770 words, 3 minute read
The Wirecard debacle has hit the headlines with a vengeance, begging the question: flawed regulation or flawed Fintech models?
On first appearance, it feels like that there is a regulatory problem. However, it looks like this is an old fashioned accounting fraud, that just happens to be with a payments processor. The missing 1.9bn euros at issue appears to be fictional money that
never existed, rather than stolen customer money – investors and lenders may have been duped, but no one else it seems.
Time will tell, but payments regulation appears to have done its job – e-money issuers and payment institutions may hold funds only for the purpose of making payments. This makes sustained fraud in the payment chain unlikely, as payers or payees notice
missing payments almost immediately.
Even so, the episode has highlighted key issues that regulators and Fintechs need to address. In the UK, the FCA froze e-money accounts and payments transactions supported by Wirecard for a short time, presumably to prevent client funds from being used to
shore up the parent company or other overseas subsidiaries. Even though regulation safeguarded and ringfenced client funds, the regulator still had to act in case those funds were at risk of misuse. This had the effect of preventing merchants and SMEs getting
paid, and consumers being unable to access their funds to make payments. Millions have been affected (according to the FT) which in itself is a regulatory shortcoming.
Many of Wirecard’s customers are other Fintechs for whom it holds e-money accounts or processes payment transactions. These have all been adversely affected through being unable to serve their own customers, which goes to the heart of the issue exposed by
Wirecard – the payments industry has systemically important entities such as Wirecard, which seem to be unrecognised as such by regulators and by those that depend on them.
This is hardly new. For example, 80% – 90% of the UK cards market is served by just two merchant acquirers, only one of these is owned by a regulated bank. Each are clearly systemically important, and have been for decades, but I am unaware of regulation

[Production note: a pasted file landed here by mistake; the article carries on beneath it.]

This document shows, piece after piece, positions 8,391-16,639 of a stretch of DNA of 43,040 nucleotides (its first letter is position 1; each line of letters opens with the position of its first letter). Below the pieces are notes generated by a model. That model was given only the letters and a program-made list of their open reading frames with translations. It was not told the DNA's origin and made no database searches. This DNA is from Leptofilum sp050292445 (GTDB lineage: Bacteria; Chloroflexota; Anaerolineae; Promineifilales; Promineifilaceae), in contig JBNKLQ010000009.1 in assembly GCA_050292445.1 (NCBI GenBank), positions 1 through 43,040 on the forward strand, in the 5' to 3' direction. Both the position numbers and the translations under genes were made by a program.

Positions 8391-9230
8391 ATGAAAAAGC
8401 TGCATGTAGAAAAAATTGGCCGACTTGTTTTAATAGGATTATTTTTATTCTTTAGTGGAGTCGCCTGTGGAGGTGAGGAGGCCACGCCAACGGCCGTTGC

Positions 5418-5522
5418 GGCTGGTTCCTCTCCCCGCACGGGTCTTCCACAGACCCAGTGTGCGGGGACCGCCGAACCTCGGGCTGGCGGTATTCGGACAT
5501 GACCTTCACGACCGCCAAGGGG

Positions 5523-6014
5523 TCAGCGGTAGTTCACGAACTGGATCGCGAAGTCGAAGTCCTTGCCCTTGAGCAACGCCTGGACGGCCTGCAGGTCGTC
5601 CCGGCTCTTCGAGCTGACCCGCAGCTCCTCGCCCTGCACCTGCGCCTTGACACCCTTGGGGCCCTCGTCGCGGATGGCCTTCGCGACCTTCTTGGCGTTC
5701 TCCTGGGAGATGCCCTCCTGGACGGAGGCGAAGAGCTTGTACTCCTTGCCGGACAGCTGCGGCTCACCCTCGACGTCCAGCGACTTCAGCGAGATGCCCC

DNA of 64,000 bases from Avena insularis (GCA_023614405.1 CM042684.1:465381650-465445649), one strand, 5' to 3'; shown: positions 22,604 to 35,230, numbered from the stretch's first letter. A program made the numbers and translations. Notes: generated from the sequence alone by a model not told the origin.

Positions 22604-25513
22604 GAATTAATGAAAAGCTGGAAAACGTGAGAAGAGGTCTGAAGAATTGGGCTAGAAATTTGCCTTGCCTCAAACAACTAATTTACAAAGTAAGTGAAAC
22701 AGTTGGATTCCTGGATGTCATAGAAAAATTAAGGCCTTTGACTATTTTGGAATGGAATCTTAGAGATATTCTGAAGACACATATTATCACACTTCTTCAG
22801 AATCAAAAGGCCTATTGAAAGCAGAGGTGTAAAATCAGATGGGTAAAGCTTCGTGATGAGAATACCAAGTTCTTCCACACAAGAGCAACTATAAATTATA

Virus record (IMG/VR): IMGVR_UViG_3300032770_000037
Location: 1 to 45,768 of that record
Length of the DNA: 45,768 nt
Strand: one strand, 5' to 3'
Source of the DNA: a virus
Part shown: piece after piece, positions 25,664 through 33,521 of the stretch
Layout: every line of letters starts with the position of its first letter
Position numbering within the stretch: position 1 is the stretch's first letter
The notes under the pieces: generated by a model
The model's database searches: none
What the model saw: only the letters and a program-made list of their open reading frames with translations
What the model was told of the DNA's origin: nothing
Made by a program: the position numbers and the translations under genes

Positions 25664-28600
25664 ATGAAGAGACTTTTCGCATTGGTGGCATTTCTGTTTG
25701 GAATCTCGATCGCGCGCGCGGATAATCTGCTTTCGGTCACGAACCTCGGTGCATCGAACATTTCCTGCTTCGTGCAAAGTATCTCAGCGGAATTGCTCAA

that addresses their specific systemic importance. If either has an outage or fails, roughly 40% of UK retail commerce would grind to a halt.
Similar concentration is present in many other countries, and is a function of the business models of the big card brands which encourage concentration – the brands are better served by overall volume growth generated by a small number of acquirers with
scale economies, than by competition between acquirers for volume. From the brands' perspective, competition between acquirers is a zero-sum game. The widespread customer impact of Wirecard’s insolvency demonstrates it is systemically important, but
it is a relative minnow in size compared to some payment companies such as major acquirers. This indicates there must be a significant gap for regulators to address in recognising systemically important payment companies.
However, this is also a wake-up call for Fintechs , merchants and other users of payment and e-money processors. If their business model is dependent on third parties such as Wirecard, then they should have contingency and business continuity plans in the
event of short, medium term or permanent outages. These plans appear to have been lacking with Wirecard users, despite the existential risks.
Inevitably, contingency plans incur additional costs, but they should make good commercial sense – judicious use of multiple providers for the same service enables operational resilience, avoids supplier lock-in and allows providers to be played off against
each other to keep costs down and service quality up. These may be lower priorities when establishing a new business, but as Wirecard has shown they are in fact critical and are best planned in and architected from the start.
So rather than wait for the inevitable regulatory tightening, Fintechs should examine their contingency plans
and act to make their operations and business models more resilient and flexible.
Meanwhile, for regulators the task is straightforward. They should require users of payment service providers to have contingency plans so that consumers and merchants are insulated from a failure of any one provider, and they should set classification criteria
for systemically important payment providers. For these, a payments equivalent of the EU Bank Recovery and Resolution Directive is probably required, in which payment providers are mandated to prepare recovery plans and living wills to overcome insolvency
or operational distress.
Crises often create opportunities – in this case, the opportunity is for increased resilience among Fintechs in payments, and increased resilience and robustness of the overall payments industry.